You have been growing green all summer. Now, the days grow shorter, and the tomatoes are long gone. Your winter crops are almost ready to harvest and there’s a distinct nip in the air. Yes, it’s the end of the growing season. While the weather is still cooperating, a sustainable gardener takes the opportunity now to prepare the garden for winter. Here are some important tasks that will really make a difference next growing season.
House Cleaning – Extension agents are fond of calling this sanitation. Basically it means taking out all the dead garden debris and plants that are no longer producing. Clean, healthy debris can be added to compost piles, or shredded and plowed under. Any diseased or insect ridden plant material needs to be removed and sent to a landfill. Home composting is not enough to kill pathogens or insect eggs. These will come back to haunt you if added to your compost.
Rake Leaves – Leaf raking serves two purposes. One, it makes great compost and mulch. Shred leaves with a lawnmower or shredder before adding to the compost pile, or spreading around for mulch. The shredded leaves will break down over the winter and add good nutrients to your garden. This is especially important if you are using leaves for mulch. Whole, wet leaves clump together and do not break down adequately for spring planting because of the cold.
Secondly, removing leaves and fallen branches eliminates hiding places for insect pests that shelter under them in the winter. Many insects and eggs will be eliminated by exposure to cold winter temperatures.
Tend or Start Your Compost – With all that good green and brown matter available from your garden, now is a good time to compost. If you haven’t ever done it before one simple rule is to add a layer of brown material (dry leaves, soil, wood chips, shredded newspaper) for every layer of green (plants, vegetable and fruit scraps, yard waste). If you have been composting, now is a good time to turn your pile and make sure you have good aeration. Covering an open compost pile will help keep in the heat for decomposition to continue during the cold weather.
Amend Soil – Before winter sets in add organic matter to your soil. Organic material adds nutrients and microorganisms over the winter, ensuring more fertile soil for next spring. Compost, clean garden debris, manure, shredded leaves, wood chips and sawdust will have a chance to break down and become part of the soil. Do not add fertilizers now. They will wash away and pollute streams, doing little to help your garden.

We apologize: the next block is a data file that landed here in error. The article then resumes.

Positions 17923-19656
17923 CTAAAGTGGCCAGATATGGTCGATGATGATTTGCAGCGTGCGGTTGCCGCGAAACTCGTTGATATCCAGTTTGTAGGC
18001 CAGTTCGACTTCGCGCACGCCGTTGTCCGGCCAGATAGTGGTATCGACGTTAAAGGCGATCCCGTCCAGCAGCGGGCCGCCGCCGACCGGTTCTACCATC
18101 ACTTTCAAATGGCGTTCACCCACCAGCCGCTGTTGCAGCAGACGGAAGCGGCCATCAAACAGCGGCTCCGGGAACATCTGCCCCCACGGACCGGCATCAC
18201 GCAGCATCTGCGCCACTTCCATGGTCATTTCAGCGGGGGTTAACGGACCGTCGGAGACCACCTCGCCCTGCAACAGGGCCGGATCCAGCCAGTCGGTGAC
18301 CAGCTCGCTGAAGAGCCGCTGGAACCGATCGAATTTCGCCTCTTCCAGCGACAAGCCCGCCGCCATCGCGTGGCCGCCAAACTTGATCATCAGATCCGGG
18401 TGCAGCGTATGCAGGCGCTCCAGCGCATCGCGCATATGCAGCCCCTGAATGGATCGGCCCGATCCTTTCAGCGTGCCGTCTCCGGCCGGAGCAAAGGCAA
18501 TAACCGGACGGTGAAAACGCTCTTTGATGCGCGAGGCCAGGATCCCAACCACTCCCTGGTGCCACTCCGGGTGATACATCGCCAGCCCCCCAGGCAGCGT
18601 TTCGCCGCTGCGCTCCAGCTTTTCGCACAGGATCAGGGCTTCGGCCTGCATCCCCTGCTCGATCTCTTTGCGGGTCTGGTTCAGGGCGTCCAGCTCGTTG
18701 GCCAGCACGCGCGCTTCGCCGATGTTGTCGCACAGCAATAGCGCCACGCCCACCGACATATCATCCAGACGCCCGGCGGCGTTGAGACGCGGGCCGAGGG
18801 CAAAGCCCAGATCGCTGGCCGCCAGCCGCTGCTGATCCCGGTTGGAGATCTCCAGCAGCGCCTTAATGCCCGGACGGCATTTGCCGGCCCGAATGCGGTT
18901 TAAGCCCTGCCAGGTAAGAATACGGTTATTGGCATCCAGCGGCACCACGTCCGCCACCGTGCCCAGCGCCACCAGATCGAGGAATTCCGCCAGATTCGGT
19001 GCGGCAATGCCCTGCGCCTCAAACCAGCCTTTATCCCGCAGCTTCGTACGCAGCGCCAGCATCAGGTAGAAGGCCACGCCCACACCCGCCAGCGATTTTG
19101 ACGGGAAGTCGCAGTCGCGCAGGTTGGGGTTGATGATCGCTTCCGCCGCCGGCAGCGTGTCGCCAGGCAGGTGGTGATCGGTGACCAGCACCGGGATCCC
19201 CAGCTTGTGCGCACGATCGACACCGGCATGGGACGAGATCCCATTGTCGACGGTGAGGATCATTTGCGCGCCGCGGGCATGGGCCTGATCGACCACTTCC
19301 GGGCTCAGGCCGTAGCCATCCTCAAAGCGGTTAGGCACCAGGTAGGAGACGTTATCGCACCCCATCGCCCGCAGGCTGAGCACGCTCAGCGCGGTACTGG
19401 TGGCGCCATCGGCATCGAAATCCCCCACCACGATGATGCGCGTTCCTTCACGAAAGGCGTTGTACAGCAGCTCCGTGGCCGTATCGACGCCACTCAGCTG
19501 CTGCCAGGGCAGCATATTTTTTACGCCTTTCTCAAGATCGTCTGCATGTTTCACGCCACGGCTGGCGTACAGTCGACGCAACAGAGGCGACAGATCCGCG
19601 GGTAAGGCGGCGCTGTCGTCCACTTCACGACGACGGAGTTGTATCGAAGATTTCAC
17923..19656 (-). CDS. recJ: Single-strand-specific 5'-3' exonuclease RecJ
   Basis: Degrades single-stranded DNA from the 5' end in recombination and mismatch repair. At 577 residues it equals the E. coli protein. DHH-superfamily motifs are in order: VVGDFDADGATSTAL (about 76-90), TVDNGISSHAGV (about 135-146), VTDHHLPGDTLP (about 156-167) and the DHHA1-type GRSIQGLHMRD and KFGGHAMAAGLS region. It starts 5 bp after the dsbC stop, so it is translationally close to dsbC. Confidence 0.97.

Cover the Earth – After you have done all that amending, your soil needs to be protected from the elements. Erosion is a serious threat and no one wants to lose their hard earned soil. There are two good options -- mulching or planting a cover crop. If you choose to mulch, spread 2”-3” over the garden. Oat straw, shredded leaves, ground corn cobs, sawdust and wood chips are good choices.
Cover crops are also called green mulch. These crops cover your soil with a blanket of winter green. You will not only be fixing nitrogen in your soil, you will also have something more attractive than a brown patch to look at during the winter. One important go green benefit is that any nutrients or fertilizer still in the soil will be stored in the cover crop. You will prevent pollution by preventing nutrient runoff to the streams. When spring comes, you just till it into the soil for added fertility. Check with your local extension office to find the best cover crops for your area.
For sustainable gardens, take time now to prepare for winter. Going green before the cold sets in will make your next growing season much more productive. You will be growing green again in no time.